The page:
Longfield added there’s investment in low orbit satellite systems to help reach rural areas and precision agriculture.

Yet Nater said the budget, “for the third year in a row,” largely ignores farmers, farm families and rural communities.

He also criticized a lack of funding for infrastructure projects.

“Throughout my pre-budget consultations, municipalities and community leaders reinforced the critical need for investments in local infrastructure,” he stated in the release.

“However, this budget fails to deliver. In fact, $2.2 billion in infrastructure funding has been delayed past 2019 and an additional $2.4 billion in infrastructure funding has been delayed past 2023.”

He added, “Throughout Perth-Wellington, local municipalities have identified key infrastructure priorities that may go unfunded due to these delays.”

Chong said the Liberals are “not spending money on things which are essential, such roads and bridges,” as they had promised, he said.

“There are billions of dollars committed to be spent and the programs are lapsing,” Chong said.

Marijuana taxes

Confirmation the federal government will keep only one quarter of the revenue from any excise tax on marijuana after legalization, with the provinces getting the rest, is good news for municipalities, said Bridge.

He explained the province is expected to pass a significant portion of that revenue on to municipalities, which will be on the front lines of implementation and law enforcement related to the changes.

He said Ontario’s premier confirmed the funds would be forthcoming during remarks at the recent Ontario Good Roads Association convention in Toronto.

“Kathleen Wynne did say at Good Roads …  stay tuned, money will be coming directly to the municipalities in some ways, obviously policing and those types of things from that 75 per cent,” Bridge explained.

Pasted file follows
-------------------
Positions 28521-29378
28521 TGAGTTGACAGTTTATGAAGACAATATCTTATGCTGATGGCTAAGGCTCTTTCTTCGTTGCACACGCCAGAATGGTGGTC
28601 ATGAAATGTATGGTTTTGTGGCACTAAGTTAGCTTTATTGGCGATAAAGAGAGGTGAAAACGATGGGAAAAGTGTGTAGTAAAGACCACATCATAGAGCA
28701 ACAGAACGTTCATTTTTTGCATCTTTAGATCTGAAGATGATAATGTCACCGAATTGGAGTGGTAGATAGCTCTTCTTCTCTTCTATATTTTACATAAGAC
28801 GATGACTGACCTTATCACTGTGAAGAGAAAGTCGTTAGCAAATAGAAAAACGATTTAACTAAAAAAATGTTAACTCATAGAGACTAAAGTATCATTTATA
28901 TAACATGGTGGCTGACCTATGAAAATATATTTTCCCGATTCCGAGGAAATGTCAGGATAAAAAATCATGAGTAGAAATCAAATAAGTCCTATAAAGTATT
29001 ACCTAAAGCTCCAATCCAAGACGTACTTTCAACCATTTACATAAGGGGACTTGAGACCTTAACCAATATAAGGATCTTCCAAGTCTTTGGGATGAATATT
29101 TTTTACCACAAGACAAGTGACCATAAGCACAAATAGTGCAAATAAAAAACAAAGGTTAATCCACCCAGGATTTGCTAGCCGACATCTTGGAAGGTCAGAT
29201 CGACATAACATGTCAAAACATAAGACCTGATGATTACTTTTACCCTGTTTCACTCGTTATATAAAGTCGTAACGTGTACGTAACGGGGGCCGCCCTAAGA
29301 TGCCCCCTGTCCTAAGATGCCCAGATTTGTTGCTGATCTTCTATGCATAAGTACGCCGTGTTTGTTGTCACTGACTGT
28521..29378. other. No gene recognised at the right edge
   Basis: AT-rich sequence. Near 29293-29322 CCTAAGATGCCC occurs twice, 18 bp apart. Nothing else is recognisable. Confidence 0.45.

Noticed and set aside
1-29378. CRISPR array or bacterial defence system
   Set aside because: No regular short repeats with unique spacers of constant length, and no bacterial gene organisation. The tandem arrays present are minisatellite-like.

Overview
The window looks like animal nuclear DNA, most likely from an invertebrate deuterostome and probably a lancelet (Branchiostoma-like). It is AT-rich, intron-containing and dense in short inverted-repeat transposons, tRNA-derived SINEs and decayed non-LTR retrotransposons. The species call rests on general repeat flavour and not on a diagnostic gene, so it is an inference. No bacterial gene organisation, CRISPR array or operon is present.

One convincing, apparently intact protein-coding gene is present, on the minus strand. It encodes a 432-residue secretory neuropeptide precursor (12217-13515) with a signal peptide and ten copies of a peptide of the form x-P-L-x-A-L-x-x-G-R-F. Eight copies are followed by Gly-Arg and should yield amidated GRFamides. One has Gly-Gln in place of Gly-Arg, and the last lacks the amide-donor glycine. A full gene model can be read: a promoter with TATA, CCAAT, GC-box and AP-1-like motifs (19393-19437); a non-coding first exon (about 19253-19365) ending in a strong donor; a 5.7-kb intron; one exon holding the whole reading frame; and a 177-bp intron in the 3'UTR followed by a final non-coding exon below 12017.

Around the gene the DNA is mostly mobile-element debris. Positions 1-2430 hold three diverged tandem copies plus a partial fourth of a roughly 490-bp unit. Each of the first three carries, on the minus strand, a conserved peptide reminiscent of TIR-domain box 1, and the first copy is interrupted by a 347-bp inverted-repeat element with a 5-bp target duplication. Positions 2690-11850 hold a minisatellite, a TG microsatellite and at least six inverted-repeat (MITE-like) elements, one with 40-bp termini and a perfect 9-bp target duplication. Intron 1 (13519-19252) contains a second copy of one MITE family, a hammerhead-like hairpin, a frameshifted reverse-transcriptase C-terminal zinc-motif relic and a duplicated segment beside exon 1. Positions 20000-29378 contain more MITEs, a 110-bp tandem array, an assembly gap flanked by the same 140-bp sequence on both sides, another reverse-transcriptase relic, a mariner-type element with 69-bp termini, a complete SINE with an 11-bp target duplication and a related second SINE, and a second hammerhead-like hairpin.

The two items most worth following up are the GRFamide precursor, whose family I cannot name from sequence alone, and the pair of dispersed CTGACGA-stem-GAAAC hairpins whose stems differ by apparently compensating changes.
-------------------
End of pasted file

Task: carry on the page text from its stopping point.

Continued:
It was originally anticipated the federal government might keep as much as half the tax revenue from legal marijuana sales, leaving less for the province and municipalities, Bridge pointed out.

The feds, he said, would also be spending some of their 25 per cent share on “drug abuse programs and that type of thing - awareness.”

Bridge said the province and municipalities will need a large portion of their share for increased policing costs.

“The OPP will have to do the roadside checks, anything that creates any more problems with people driving under the influence or that type of thing,” said Bridge.

He noted testing suspected drug-impaired drivers “will be a lot more money than a roadside breathalyzer.”

Pharmacare

On the matter of proposed universal pharmacare, Chong offered a number of opinions.

“This is something the Liberals have promised for decades ... and failed to deliver ... similar to its promise of a universal childcare system,” he said.

Chong also stated the pharmacare file is headed by a senior minister in Premier Kathleen Wynne’s government.

“I’m not sure the government can have confidence this won’t end up in the same fiscal mess federally, as exists in the province of Ontario.”

Chong suggested the proposed pharmacare could cost upwards of $20 billion per year and would be one of the largest new federal programs in decades.

However, he said he believes the idea is worth looking into, particularly for those without other coverage or those with rare illnesses that require expensive drugs.

Children/families

Other budget items that will impact municipalities are the gender-based initiatives, including the new EI Parental Sharing Benefit, which allows a child’s second caregiver to have the option to take five weeks of “use-it-or-lose-it” time off work, if the child’s other parent takes a leave.

“How to work the new maternity rules and everything else into play,” will be among the challenges facing particularly smaller, rural municipalities, Bridge said.

“In rural areas  it’s hard to find people to do maternity leaves,” he noted.